The writing on this can get pretty annoying at times, but there are some interesting findings in Tom Bissell’s profile of William T. Vollmann. For instance: apparently, Viking is getting a little too tired of Vollmann’s doorstoppers. (And after Last Stories, who can blame them?)
Vollmann told me that Viking, which has been publishing his Dreams for decades, was currently “sadly contemplating” the publication of The Dying Grass, volume five, about the Plains Indian wars of the late nineteenth century. For the first time in Vollmann’s career, Viking had begun to impose page limits in his contracts. For . . . continue reading, and add your comments
Fantastic interview here with Ottilie Mulzet, translator of Seiobo There Below and AnimalInside.
One of the great things we learn here is that there are three new Krasznahorkai translations on the way:
Two translations haunt me as we speak. One is Destruction and Sorrow Beneath the Heavens, which I’m translating now. It’s literary reportage based on Krasznahorkai’s extensive travels in China, and, if anything, it’s even more relevant today than when it was first published in 2002. The other is The World Goes On, an amazing collection of short stories. George Szirtes, who won the . . . continue reading, and add your comments
Tim Parks at the NYR Blog has got beef with people claiming My Struggle is a bestseller:
One could be forgiven, then, for imagining that this is one of those books which periodically impose themselves as “required reading” at a global level: Umberto Eco’s Name of the Rose, Jostein Gaarder’s Sophie’s World, Peter Hoeg’s Smilla’s Sense of Snow, Jonathan Franzen’s Freedom all spring to mind, literary equivalents of internationally successful genre works like Stieg Larsson’s The Girl with the Dragon Tattoo, Dan Brown’s The Da Vinci Code, and E. L. James’s Fifty Shades of Grey.
Well, as of . . . continue reading, and add your comments
I owned this book for quite a while before I noticed this,
So translator Chris Andrews wrote a book on Bolaño: Roberto Bolaño’s Fiction: An Expanding Universe. I’m pretty excited for this one. Andrews is one smart guy, and he’s a fantastic translator who has been extremely close to a number to Bolaño’s best novels.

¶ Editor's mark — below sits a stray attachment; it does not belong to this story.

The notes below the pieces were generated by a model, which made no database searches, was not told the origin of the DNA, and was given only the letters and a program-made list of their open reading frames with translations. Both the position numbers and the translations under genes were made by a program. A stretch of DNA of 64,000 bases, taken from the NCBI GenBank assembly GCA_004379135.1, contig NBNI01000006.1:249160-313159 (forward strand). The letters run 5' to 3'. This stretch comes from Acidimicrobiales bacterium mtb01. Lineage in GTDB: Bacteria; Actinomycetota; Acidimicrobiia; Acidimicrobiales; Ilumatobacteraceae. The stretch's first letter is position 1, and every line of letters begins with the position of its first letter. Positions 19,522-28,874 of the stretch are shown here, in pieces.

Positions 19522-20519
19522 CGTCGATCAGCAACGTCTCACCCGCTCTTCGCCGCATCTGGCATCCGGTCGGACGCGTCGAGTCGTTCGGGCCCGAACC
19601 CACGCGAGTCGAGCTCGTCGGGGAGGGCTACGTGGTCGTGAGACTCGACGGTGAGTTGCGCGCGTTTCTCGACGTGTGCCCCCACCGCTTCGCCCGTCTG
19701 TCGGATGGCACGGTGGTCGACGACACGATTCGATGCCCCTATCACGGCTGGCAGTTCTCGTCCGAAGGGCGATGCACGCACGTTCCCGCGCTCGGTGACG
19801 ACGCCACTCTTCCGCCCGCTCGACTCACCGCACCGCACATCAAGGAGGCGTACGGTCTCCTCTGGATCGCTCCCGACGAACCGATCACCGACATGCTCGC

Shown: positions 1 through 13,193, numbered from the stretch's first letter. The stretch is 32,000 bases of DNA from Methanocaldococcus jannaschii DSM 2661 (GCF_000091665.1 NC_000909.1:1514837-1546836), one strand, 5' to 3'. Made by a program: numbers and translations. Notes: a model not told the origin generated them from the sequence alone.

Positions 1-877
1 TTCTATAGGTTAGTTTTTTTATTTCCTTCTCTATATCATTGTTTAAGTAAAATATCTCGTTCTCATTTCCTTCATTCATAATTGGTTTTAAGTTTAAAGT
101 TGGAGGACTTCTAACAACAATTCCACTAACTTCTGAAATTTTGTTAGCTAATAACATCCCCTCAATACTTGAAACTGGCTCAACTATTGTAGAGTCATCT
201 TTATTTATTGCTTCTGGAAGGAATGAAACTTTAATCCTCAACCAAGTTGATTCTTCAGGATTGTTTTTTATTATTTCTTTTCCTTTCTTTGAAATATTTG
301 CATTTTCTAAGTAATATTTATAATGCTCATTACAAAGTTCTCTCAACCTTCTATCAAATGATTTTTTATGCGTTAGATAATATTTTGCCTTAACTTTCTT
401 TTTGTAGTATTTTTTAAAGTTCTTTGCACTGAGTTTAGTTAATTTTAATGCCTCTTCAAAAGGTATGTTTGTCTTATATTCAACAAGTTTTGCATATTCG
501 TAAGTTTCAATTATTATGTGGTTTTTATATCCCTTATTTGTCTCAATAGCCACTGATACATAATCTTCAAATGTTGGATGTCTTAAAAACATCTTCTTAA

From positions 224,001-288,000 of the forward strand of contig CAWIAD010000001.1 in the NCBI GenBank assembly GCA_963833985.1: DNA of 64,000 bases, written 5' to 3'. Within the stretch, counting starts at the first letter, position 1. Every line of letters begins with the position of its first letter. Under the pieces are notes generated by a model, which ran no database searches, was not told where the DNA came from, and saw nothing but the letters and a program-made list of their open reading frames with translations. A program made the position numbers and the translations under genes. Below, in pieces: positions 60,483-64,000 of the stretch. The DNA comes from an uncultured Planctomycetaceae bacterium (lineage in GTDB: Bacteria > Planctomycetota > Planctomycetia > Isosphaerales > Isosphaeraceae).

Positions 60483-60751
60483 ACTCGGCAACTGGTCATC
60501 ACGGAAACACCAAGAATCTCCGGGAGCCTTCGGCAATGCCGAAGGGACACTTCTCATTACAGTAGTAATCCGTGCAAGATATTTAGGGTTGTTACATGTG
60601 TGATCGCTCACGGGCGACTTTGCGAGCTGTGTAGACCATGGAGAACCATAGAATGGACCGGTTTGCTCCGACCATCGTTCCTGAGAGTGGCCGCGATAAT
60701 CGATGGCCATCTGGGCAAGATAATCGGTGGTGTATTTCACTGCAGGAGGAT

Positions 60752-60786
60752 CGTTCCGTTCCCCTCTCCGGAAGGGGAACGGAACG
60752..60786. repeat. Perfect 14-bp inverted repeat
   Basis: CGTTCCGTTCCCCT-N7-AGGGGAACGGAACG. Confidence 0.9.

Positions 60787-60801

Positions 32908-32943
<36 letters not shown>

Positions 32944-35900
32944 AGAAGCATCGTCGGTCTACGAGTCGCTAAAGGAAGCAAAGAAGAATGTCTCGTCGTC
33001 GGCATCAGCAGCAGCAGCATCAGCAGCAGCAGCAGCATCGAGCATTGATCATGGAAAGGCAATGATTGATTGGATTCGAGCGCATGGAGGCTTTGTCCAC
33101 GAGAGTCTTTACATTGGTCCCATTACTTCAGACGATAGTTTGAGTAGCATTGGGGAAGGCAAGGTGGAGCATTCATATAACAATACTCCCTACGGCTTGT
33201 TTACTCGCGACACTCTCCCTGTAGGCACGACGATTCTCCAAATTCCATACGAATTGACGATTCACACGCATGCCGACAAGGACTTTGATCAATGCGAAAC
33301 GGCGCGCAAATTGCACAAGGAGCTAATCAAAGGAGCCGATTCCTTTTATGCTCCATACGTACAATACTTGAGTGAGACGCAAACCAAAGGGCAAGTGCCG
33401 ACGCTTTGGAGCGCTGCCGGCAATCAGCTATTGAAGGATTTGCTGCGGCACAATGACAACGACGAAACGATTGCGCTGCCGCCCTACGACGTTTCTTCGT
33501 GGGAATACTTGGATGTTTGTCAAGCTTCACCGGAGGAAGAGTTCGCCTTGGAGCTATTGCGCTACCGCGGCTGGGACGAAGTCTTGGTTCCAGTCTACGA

Publishers Weekly gave this book a starred review.
This is how I first came across this book. An amazing list of the murders recounted in “The Part About the Crimes” from 2666 and their real-life analogues.
And here’s Andrews discussing Bolaño and Aira at The Quarterly . . . continue reading, and add your comments
New issue of Asymptote, with some intriguing pieces by Cesar Aira and Sergio Chejfec.
In Aira’s piece, the Argentine pays praise to his literary father, Osvando Lamborghini:
The first publication of Osvaldo Lamborghini (Buenos Aires 1940 – Barcelona 1985), shortly after his thirtieth birthday, was El fiord; it appeared in 1969, but had been written several years before. It was a thin book, and for a long time it was sold in a single bookstore in Buenos Aires via the discreet method of asking for it from the salesperson. Though it was never republished, it traveled over a . . . continue reading, and add your comments
David Auerbach makes an intriguing case for the novel Oil on Water by the Nigerian writer Helon Habila.
What transported me most in Oil on Water was the chronology. Our intrepid but callow reporter Rufus heads into the Niger Delta with a very flawed father-figure, Zaq, originally intending to meet up with some rebel guerrillas (under the leadership of the shadowy “Professor”) to negotiate for the return of a hostage. The hostage, Isabelle Floode, is the wife of a bigshot oil executive, and thus seemingly a pawn in the fight between the rebels and the Nigerian military, . . . continue reading, and add your comments
The New York Times and I agree, Vollmann’s latest book is not very good.
I feel like, recently, Vollmann’s been a lot better at nonfiction than fiction. It’ll be interesting to see what happens with the next installment of his “Seven Dreams” series, in theory publishing next year.
A cool list by Janice Lee at Entropy mag.
Might the novel, as a form, signal a sort of failure inherent in its own slightly paradoxical but insistent existence? There is something that a novel, often in its ability to pause, or in its longness or sheer density, can achieve that other forms cannot. But in the ambition to get at something so indescribable that the mere attempt requires an entire novel to represent the attempt at its description, this is a failure in itself, the epic as a sort of fabrication or proportional importance to conduct or . . . continue reading, and add your comments